The third scene, which is possibly the most strange, depicts Ivan and his sister riding upon a cart filled with apples in a pouring thunderstorm. Here Ivan smiles, he only does this in his dreams, while being surrounded by an abundance of food and family. We see what feels like a camera pan past his sister’s face three times, but only she is moving from right to left within the frame, and she’s completely dry (even in the rain) the third time she passes by. The dream ends as the cart continues to ride off the path and onto a beach leaving a trail of apples. The camera slows and lets the cart fade away as we focus on wild horses feasting on the spilled fruit in the foreground. The final dream sequence connects all to the three previous ones all while poetically reinforcing the idea that Ivan never had a real childhood during his life, it only existed in his dreams. After the audience learns that Ivan’s final mission scouting across the river with Galtsev and Kohlin ended with his death, the dream sequence gives us an abstract and symbolic send off. I believe this scene begins from Galtsev’s perspective during his frantic retrieval of Ivan’s death documents when raiding a German stronghold in Berlin after the fall of the third Reich months later. After he discovers that Ivan had been captured and hung Galtsev runs to another room where he sees wire nooses hung from railings and the camera begins to spin out of control and we see Ivan’s, presumed, dead body rolling along the floor before a hard cut. From a low angle we see Ivan’s mother smiling down at him and he smiles back, now on the beach from the third dream. He rises, shirtless and drinking from the bucket in the second dream, as his mother picks up the bucket and walking back into the water as she waves goodbye to him. Ivan then goes and plays with other children on the beach, it looks like a game of hide-and-go-seek, and he goes to a lone burnt, dead, tree standing in the sand and counts as the other children leave the frame. Even the tree bookends the film visually from the opening dream sequence. When Ivan returns he only finds his sister, and the remainder of the scene is the two of them running wildly into the shallow waters of the ocean laughing heartily- before a hard cut to black ending the film.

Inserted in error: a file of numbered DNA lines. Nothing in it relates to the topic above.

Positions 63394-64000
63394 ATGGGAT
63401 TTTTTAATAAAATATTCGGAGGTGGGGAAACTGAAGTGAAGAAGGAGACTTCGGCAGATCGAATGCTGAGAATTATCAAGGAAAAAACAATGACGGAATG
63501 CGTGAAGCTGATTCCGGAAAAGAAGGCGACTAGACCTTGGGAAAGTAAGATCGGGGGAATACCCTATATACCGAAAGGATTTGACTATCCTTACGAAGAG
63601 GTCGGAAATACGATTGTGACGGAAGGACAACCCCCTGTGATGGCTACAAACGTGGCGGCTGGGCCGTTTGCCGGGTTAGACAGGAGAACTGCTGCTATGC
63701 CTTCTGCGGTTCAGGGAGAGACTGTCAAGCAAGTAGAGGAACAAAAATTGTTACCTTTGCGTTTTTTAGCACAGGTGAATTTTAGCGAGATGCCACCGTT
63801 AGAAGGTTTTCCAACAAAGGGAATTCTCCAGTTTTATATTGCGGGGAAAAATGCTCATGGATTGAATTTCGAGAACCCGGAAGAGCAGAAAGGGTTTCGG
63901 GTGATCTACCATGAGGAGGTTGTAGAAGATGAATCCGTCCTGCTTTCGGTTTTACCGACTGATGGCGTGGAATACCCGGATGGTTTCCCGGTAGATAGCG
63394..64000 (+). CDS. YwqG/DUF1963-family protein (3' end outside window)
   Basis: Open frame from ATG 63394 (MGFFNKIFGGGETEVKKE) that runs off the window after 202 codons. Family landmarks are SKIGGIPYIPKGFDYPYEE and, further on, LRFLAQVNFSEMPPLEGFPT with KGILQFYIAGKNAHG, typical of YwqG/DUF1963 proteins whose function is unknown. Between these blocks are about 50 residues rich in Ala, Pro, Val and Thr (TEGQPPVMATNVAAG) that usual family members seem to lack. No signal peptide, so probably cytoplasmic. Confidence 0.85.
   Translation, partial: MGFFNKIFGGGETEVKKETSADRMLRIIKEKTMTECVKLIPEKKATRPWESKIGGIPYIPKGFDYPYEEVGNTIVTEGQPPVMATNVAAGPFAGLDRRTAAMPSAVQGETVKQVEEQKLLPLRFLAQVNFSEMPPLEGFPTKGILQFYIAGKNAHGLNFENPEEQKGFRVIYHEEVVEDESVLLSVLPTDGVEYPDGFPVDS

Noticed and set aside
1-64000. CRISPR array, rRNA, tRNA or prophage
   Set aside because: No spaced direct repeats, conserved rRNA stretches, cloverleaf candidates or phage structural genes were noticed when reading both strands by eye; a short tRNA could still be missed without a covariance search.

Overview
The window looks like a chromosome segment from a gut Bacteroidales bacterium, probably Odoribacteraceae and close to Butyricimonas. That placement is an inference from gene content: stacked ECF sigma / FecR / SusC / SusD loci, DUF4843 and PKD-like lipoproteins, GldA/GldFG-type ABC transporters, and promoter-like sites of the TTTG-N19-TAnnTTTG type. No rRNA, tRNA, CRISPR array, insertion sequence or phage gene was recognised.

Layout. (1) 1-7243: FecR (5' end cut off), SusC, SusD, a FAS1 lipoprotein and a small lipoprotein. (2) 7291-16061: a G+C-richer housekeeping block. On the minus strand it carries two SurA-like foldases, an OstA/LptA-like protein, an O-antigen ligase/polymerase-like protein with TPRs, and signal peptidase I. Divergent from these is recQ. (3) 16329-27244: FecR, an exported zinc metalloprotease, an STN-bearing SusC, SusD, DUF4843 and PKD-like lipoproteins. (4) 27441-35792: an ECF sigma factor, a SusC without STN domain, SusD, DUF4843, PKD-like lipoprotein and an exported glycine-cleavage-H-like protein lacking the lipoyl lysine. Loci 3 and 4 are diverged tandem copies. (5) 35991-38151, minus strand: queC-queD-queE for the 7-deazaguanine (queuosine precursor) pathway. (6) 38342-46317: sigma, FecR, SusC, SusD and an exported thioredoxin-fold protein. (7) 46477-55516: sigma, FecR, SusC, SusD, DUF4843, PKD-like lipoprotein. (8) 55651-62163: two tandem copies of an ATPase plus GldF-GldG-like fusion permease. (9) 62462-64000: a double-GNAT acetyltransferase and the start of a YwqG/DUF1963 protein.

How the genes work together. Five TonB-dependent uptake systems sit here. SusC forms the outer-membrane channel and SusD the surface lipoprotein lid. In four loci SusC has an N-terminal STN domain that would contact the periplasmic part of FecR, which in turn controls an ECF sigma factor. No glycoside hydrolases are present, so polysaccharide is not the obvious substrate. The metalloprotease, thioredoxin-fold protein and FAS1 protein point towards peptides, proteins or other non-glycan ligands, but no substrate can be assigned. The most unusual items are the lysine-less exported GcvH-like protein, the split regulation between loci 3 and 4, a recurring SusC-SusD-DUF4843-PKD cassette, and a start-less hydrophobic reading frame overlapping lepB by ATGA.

tree